November 14, 2016 – Victim Age and Disclosure

Teresa HuizarGood morning and happy Monday.  I hope this finds everyone well.  I realize that all of us spend an immense amount of time not only conducting forensic interviews, but also thinking and talking about them and examining them from every possible perspective.  So today I bear that in mind as I ask you to focus on them yet again, but I believe that a new study out of Australia merits raising the issue once more. 

The article, published in Child Maltreatment, is titled “The Relationship between Children’s Age and Disclosures of Sexual Abuse During Forensic Interviews.” [1]  And while this may seem like ground that’s been covered before, the researchers actually examined the relationship in different, and informative, ways.  They not only looked at the linear relationship between age and disclosure, but they also examined the relationship within the context of additional variables likely to affect disclosure, “such as child-suspect relationship, as well as characteristics that have not been previously examined but may influence disclosure:  suspects’ histories of violence and sexual assault.”  Id., p. 2.   

To do so, the researchers examined data gathered from a police case management database of children ages 3-16 years with a report of at least one sexual offense in the 12 months of 2011.  This resulted in a pool of 527 cases, “of these, 466 (88.4%) children had a forensic interview and 61 (11.6%) refused the interview.”  Id., p. 4.  And, “[o]f the 527 cases, 348 (66.0%) had at least one form of corroborating evidence….” Id

The findings of the study showed that “[o]verall, 81% of children disclosed at least one incident of child sexual abuse in the forensic interview.”  Id.  And, not surprisingly, they found that age did indeed have “significant relationships with children’s disclosures during forensic interviews – both alone and in interactions with other case characteristics.”  Id., p. 6.  So, for instance, while they found that disclosures increased with age, they also found the picture to be somewhat more nuanced:  “disclosures increased with age from 3 up to 11 years, then decreased to 16 years.”  Id

Moreover, they found “five interactions between age and other case characteristics on disclosure.”  Id.  For example, they found that the “interaction between age and relationship suggest that when the abuse was intrafamilial, the youngest children had the lowest rate of disclosure; this rate of disclosure increased with age.”  Id.  They also found that, “for children who did not disclose before the forensic interview, disclosures increased with age.”  Id., p. 7.  But, for children who had disclosed before the interview, “younger children and adolescents were less likely to disclose during the forensic interview than school-age children.”  Id.  Finally, they found that “[t]he interaction between age and violence history indicated that when suspects had convictions for violent offenses, school-age children were most likely to disclose, followed by adolescents and younger children.”  Id., p. 8.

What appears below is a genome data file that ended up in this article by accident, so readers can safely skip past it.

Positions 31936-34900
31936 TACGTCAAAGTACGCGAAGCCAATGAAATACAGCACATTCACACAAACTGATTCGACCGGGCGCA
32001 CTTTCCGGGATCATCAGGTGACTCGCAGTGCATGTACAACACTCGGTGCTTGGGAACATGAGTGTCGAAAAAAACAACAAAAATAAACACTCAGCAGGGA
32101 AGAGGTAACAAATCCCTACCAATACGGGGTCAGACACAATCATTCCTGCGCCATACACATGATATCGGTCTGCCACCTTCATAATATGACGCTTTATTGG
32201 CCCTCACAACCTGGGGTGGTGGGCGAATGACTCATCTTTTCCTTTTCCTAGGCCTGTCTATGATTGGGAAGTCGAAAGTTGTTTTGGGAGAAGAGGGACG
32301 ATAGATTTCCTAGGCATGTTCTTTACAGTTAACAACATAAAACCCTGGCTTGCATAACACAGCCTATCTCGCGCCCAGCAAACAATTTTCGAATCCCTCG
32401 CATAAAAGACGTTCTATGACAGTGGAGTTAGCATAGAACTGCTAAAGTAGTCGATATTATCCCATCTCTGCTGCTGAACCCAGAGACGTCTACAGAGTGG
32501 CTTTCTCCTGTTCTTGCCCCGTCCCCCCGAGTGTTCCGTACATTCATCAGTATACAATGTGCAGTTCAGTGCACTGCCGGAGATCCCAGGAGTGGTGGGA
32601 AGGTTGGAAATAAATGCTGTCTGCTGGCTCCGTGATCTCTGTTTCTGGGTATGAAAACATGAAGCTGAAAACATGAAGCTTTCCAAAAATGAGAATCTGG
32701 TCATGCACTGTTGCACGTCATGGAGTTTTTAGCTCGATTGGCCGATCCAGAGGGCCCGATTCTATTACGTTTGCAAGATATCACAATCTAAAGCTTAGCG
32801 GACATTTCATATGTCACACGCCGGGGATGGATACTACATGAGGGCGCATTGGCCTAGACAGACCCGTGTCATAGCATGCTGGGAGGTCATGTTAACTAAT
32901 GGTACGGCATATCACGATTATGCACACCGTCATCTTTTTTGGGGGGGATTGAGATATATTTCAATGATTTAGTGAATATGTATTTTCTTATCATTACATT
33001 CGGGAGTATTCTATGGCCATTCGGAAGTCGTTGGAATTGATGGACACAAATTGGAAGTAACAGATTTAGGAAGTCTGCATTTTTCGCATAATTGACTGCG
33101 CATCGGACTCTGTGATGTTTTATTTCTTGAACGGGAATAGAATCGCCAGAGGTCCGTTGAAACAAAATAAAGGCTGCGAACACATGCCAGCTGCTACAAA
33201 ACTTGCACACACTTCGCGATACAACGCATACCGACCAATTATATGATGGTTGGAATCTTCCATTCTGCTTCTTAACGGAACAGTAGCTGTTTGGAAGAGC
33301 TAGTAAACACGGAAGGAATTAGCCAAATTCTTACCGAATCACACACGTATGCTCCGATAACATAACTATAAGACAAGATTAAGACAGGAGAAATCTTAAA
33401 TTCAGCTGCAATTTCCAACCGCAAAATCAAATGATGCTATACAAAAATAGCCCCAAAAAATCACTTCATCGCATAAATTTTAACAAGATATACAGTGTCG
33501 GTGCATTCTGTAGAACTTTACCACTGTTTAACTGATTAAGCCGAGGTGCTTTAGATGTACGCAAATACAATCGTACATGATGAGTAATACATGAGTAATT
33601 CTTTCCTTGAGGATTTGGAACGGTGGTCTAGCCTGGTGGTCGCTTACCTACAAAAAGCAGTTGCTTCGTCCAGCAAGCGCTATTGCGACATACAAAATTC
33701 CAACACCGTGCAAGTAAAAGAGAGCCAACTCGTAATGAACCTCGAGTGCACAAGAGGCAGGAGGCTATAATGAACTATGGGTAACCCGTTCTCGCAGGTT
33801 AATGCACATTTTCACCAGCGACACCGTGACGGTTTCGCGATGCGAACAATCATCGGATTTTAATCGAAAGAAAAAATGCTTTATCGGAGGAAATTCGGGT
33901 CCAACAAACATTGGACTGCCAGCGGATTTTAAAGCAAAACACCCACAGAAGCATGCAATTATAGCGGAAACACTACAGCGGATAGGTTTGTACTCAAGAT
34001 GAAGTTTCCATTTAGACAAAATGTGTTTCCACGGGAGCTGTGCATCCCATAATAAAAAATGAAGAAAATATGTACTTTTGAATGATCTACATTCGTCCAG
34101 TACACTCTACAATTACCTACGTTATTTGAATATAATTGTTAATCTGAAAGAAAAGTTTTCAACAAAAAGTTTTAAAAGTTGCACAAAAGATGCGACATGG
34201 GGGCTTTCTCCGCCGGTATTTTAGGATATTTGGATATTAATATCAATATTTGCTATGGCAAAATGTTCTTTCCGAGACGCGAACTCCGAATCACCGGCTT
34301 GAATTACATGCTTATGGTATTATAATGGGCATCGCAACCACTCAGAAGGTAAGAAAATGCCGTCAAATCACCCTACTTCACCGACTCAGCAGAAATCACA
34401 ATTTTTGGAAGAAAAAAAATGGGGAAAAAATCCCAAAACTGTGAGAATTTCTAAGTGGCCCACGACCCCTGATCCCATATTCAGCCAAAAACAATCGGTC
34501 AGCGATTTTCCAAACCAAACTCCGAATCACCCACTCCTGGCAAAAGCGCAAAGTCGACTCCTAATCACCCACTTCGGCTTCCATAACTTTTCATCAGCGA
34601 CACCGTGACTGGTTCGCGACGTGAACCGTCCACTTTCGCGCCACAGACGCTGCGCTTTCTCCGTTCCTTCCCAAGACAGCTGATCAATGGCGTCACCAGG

The article offers alternative explanations and theories for each of the findings.  For instance, in discussing the interaction between a child’s age and either having disclosed or not having disclosed prior to the interview, the researchers posit that “younger children who previously disclosed may not have disclosed again during the forensic interview due to the formality of the setting…. Second, the interview situation may not have supported younger children’s recall as much as older children’s.”  Id., p. 7. 

But of even greater interest than their explanations are the implications they identify for future research and practice.  For example, they note that “[t]he current results may be used to identify groups of children who may be particularly vulnerable to case attrition – whether it occurs through children recanting, refusing to cooperate, or investigators not proceeding – due to low disclosure rates.  One such group was adolescents who were abused by a suspect with a history of violent offending….” Id., p. 9.  To identify those cases, “investigators may need to regularly review the suspect’s history of violence prior to an investigative interview.”  Id.  Moreover, “this may indicate that investigators should spend more time building rapport with adolescents and taking steps to ensure their physical safety.”  Id.

And while it is always true that investigators and interviewers should use the findings to consider whether “children from particular age ranges may benefit from targeted interventions to support their disclosures in forensic interviews, depending on the specific circumstances of the suspected abuse,” id., this study gives specific information that can help us focus in on which children need what kinds of interventions.  So I urge you to download this article and share it with your colleagues and team members.  The more we can fit our interviews to our children’s needs, the more everyone will benefit from the services we provide.

 As always, I thank you for all your hard work and dedication and for all that you do on behalf of children and families.

Warm regards,  
[1] Full text of this publication may be found in the National Children's Advocacy Center's Child Abuse Library Online (CALiO ™) or by contacting the NCAC Research Digital Information Librarian. CALiO ™ is a service of the National Children's Advocacy Center (NCAC). | 516 C Street, NE, Washington, DC 20002 US

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